Potter sequence

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Potter sequence
Other names: Potter's syndrome, Potter's sequence, oligohydramnios sequence
Video explanation
SpecialtyMedical genetics
SymptomsPoor lung development, abnormal facial changes, clubbed feet, bone abnormalities[1]
ComplicationsElectrolyte abnormalities[1]
Usual onsetDuring early development[1]
TypesClassic, subtype I, II, III, IV[1]
CausesInsufficient amiotic fluid during pregnancy[1]
Diagnostic methodUltrasound[1]
TreatmentFamily support, regular injections of saline into the uterus, surgery[2][1][3]
Frequency1 in 2,000 to 5,000 births[1]

Potter sequence is the abnormal development of a baby due to insufficient amiotic fluid during pregnancy.[1] Symptoms include poor lung development, which results in shortness of breath and rapid breathing at birth.[1] Other symptoms may include abnormal facial changes, clubbed feet, and bone abnormalities.[1] Death generally occurs before or within hours of birth, though in certain cases survival may be possible.[1][3]

The cause is typically insufficient amniotic fluid, known as oligohydramnios, due to kidney problems.[1] These kidney problems may include bilateral kidney agenesis (BKA), polycystic kidney disease (autosomal dominate or recessive), kidney dysplasia, or obstruction of the ureters or pelvis of the kidneys.[1] Other causes may include premature rupture of membranes and prune belly syndrome.[1][3] Diagnosis can frequently be confirmed by ultrasound.[1]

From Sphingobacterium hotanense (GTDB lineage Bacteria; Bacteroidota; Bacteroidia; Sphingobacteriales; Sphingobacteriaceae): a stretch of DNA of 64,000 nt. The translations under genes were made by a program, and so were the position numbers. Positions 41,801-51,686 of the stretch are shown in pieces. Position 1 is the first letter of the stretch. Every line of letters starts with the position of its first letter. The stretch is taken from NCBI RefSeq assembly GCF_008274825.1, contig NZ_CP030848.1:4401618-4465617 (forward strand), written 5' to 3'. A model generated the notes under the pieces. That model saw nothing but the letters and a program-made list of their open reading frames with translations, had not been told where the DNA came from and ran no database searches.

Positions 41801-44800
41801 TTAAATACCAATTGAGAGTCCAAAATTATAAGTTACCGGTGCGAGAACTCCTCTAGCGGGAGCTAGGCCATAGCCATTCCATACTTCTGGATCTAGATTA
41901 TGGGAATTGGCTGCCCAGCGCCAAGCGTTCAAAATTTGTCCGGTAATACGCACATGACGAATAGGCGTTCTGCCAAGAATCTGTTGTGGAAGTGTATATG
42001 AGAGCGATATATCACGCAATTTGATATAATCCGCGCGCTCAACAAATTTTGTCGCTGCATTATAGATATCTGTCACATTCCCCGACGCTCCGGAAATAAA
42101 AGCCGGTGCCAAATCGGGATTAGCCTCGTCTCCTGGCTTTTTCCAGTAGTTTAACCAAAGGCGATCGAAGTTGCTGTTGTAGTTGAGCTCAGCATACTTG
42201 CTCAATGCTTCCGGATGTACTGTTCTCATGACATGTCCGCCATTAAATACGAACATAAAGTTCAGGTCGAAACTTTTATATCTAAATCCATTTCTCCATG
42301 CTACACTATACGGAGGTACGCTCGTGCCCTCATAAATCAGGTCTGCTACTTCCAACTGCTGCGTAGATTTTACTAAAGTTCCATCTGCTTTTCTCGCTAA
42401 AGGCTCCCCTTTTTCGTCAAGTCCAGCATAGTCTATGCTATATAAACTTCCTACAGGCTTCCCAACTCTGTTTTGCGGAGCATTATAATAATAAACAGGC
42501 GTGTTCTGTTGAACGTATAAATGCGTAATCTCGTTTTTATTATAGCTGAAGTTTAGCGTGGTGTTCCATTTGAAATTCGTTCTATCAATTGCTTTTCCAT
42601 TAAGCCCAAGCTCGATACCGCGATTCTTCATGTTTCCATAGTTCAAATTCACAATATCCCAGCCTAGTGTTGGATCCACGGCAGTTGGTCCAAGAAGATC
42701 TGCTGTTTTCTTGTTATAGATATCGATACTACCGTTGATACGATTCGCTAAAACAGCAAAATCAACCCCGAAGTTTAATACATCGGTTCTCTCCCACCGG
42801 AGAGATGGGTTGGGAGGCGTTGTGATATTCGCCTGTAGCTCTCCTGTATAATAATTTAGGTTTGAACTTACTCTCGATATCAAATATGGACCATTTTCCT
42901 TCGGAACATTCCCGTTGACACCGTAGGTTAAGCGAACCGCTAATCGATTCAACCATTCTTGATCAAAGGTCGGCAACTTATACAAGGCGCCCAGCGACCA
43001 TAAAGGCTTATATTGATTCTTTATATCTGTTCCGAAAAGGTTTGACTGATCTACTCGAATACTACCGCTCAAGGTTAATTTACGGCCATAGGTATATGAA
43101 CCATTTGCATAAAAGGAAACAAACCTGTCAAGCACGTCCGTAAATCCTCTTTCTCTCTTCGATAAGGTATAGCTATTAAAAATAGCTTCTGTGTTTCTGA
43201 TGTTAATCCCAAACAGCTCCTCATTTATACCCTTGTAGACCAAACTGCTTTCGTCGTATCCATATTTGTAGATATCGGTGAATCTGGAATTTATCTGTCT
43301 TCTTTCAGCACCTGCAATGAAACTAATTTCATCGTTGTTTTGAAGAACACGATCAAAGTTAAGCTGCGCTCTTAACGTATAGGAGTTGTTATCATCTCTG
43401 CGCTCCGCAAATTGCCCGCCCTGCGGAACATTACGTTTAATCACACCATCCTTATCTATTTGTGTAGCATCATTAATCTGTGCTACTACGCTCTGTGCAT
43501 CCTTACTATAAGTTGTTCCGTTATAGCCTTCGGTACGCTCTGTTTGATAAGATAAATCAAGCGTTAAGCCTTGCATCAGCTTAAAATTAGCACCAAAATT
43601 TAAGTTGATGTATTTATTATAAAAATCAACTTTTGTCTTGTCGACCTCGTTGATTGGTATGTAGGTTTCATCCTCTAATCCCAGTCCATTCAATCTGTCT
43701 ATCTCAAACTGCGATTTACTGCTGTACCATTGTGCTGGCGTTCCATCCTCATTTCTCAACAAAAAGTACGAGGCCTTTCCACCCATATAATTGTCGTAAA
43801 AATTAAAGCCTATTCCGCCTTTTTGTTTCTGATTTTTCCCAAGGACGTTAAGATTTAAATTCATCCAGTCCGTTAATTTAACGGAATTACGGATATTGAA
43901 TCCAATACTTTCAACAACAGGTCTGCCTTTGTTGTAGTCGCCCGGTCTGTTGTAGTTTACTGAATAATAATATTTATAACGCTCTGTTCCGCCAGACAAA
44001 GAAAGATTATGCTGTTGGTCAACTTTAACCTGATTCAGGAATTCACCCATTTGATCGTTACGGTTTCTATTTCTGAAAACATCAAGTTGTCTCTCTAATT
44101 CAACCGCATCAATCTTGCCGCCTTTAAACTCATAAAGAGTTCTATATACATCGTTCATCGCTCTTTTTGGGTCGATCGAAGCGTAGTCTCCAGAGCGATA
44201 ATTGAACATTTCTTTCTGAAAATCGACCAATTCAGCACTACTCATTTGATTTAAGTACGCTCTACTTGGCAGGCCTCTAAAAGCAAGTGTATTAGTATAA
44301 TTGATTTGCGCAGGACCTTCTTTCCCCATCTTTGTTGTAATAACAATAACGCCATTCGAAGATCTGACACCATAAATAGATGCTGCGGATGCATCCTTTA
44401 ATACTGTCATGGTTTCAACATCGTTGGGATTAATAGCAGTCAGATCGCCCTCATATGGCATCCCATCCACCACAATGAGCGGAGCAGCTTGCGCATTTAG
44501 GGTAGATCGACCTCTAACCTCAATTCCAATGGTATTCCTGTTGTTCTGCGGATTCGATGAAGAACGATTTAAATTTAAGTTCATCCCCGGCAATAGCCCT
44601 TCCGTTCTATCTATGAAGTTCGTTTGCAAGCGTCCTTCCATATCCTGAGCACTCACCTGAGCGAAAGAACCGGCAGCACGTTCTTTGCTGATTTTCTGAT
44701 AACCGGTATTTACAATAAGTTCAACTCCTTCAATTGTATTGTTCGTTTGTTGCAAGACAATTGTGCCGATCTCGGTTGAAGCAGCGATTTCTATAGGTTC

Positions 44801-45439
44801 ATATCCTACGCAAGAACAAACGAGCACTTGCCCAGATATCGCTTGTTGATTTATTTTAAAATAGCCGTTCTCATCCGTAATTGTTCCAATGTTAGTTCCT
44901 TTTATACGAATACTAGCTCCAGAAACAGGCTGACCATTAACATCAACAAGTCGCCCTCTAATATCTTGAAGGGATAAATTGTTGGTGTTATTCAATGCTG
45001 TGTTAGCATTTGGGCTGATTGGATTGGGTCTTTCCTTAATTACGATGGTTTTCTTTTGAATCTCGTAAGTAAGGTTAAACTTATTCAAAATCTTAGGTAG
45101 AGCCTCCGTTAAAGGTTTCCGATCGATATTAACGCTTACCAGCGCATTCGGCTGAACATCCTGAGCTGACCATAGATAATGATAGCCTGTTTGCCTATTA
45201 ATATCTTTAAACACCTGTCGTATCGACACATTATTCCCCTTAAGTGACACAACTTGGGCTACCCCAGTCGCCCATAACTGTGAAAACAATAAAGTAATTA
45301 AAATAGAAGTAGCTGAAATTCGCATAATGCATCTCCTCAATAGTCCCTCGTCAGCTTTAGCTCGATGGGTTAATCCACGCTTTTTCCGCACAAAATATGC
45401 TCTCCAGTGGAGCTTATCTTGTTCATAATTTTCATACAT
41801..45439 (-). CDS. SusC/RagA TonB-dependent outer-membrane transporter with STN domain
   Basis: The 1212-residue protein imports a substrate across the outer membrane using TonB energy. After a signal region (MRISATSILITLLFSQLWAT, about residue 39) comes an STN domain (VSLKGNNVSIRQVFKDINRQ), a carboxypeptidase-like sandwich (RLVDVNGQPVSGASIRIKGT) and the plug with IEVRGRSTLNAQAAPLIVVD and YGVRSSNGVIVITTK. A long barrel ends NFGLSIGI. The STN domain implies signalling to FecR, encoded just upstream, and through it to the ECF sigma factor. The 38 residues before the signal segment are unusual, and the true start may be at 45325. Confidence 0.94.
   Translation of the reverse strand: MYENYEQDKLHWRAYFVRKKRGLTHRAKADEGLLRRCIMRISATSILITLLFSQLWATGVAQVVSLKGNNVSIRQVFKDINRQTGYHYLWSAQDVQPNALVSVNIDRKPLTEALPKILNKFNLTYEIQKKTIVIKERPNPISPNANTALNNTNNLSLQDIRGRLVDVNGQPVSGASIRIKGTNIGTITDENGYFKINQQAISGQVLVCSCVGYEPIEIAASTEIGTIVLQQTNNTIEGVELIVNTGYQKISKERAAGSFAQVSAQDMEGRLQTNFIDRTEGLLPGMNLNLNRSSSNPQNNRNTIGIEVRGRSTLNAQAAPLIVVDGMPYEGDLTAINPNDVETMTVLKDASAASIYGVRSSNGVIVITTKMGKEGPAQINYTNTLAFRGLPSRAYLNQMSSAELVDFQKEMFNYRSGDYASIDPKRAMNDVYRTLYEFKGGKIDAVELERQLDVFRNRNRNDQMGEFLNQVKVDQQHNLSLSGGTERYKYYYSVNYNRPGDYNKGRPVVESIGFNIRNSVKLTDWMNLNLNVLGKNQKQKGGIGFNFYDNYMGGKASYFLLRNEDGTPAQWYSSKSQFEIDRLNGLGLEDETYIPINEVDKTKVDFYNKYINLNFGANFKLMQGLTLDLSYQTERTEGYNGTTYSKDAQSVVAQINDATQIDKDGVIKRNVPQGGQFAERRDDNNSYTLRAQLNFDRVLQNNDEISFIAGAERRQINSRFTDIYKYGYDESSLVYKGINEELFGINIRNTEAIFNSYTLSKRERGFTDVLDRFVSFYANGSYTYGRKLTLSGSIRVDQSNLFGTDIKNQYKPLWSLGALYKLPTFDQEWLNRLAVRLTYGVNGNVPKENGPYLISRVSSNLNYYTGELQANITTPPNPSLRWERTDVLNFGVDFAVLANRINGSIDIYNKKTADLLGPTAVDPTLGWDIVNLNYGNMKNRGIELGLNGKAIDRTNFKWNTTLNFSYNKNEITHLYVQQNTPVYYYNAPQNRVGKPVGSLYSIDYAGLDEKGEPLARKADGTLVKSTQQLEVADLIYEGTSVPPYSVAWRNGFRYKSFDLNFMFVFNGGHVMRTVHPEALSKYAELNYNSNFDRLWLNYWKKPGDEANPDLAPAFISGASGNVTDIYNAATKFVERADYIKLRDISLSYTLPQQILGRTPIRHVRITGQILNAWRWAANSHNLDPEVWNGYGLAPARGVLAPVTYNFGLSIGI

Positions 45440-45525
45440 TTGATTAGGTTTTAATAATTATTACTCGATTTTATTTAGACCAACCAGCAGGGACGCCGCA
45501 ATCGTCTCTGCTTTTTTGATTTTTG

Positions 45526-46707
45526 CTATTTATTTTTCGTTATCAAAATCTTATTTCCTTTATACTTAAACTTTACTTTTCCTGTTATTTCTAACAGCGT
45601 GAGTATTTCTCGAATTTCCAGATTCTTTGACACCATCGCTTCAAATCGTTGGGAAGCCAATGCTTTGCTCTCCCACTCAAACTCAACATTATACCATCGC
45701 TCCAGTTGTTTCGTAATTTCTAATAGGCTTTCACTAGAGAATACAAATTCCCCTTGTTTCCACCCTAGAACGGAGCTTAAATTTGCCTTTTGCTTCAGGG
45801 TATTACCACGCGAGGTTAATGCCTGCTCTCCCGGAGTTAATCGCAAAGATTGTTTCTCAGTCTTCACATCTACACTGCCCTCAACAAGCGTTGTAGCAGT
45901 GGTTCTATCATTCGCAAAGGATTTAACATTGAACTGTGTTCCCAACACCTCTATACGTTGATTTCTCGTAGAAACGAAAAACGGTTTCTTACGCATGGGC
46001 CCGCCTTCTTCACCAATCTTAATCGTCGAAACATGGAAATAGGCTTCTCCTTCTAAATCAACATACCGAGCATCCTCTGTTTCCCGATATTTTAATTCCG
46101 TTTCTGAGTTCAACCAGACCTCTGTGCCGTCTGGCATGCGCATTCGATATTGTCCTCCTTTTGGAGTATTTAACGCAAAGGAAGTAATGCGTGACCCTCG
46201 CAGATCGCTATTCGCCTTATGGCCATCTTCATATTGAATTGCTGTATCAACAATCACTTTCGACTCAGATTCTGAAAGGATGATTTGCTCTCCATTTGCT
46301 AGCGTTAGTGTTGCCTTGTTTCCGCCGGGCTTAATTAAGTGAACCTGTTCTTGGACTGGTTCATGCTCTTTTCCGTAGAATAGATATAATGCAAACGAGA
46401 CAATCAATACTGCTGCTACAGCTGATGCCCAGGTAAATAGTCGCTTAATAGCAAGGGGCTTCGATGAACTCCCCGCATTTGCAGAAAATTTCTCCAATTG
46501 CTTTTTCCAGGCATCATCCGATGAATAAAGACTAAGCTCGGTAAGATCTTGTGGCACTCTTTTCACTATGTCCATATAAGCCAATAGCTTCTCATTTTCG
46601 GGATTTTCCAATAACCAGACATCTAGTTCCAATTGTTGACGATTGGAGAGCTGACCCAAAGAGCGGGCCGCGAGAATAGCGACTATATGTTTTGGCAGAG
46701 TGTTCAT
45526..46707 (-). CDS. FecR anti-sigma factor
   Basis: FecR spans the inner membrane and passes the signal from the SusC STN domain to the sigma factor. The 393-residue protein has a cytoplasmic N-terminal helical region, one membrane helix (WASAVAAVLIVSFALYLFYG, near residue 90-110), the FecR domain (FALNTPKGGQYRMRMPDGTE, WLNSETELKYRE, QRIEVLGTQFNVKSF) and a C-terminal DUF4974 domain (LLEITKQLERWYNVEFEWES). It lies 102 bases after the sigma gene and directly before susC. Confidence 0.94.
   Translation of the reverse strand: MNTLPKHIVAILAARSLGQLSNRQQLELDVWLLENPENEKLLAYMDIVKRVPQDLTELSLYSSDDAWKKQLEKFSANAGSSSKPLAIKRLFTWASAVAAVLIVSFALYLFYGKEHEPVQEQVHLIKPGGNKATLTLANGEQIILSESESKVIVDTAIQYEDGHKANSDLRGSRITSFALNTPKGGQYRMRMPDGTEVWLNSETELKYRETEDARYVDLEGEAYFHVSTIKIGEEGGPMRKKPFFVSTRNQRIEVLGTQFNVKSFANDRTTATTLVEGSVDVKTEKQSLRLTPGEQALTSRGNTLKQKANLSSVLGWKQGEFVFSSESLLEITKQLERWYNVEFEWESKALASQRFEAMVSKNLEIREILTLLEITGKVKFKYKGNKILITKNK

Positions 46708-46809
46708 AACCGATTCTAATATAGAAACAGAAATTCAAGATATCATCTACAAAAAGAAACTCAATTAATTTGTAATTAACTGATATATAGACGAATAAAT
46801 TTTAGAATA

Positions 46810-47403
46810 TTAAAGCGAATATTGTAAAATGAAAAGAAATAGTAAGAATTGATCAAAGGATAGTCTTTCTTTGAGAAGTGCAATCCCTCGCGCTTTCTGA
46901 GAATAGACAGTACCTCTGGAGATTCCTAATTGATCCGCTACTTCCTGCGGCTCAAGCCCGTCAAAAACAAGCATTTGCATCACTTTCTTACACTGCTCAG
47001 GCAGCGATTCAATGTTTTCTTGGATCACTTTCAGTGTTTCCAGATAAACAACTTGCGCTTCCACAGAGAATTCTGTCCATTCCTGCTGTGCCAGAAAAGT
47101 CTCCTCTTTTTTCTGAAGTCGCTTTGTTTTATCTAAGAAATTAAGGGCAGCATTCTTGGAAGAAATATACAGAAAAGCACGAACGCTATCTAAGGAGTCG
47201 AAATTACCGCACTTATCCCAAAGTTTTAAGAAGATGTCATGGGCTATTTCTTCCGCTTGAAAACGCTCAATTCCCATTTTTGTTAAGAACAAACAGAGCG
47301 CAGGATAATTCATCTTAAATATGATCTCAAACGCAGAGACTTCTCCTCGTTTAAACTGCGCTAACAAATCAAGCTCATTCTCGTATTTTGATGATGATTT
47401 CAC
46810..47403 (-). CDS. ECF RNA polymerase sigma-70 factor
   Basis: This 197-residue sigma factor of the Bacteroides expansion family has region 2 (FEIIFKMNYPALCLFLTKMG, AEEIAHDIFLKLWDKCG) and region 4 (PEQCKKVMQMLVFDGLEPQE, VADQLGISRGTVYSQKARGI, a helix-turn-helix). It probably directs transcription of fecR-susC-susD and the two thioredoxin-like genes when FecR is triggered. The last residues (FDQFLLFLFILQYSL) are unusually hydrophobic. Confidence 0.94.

Often treatment involves psychological support for the family.[2] Occasionally regular injections of saline into the uterus during pregnancy or surgery maybe an option.[1][3] After birth treatment than involves management of kidney failure and poor lung development.[1] Potter sequence affects about 1 in 2,000 to 5,000 births.[1] Males are more commonly affected than females.[1] The condition was first described in 1946 by Edith Potter.[4]

Signs and symptoms

The failure of the metanephros to develop in cases of BRA and some cases involving unilateral renal agenesis (URA) is due primarily to the failure of the mesonephric duct to produce a ureteric bud capable of inducing the metanephric mesenchyme. The failed induction will thereby cause the subsequent degeneration of the metanephros by apoptosis and other mechanisms. The mesonephric duct(s) of the agenic kidney(s) will also degenerate and fail to connect with the bladder. Therefore, the means by which the fetus produces urine and transports it to the bladder for excretion into the amniotic sac has been severely compromised (in the cases of URA), or completely eliminated (in the cases of BRA). The decreased volume of amniotic fluid causes the growing baby to become compressed by the mother's uterus. This compression can cause many physical deformities of the fetus, most common of which is Potter facies. Lower extremity anomalies are frequent in these cases, which often presents with clubbed feet and/or bowing of the legs..Sirenomelia, or "Mermaid syndrome" (which occurs approximately in 1:45,000 births)[5] can also present. In fact, nearly all reported cases of sirenomelia also present with BRA.It is associated with childhood polycystic kidney disease which is autosomal recessive in origin [6]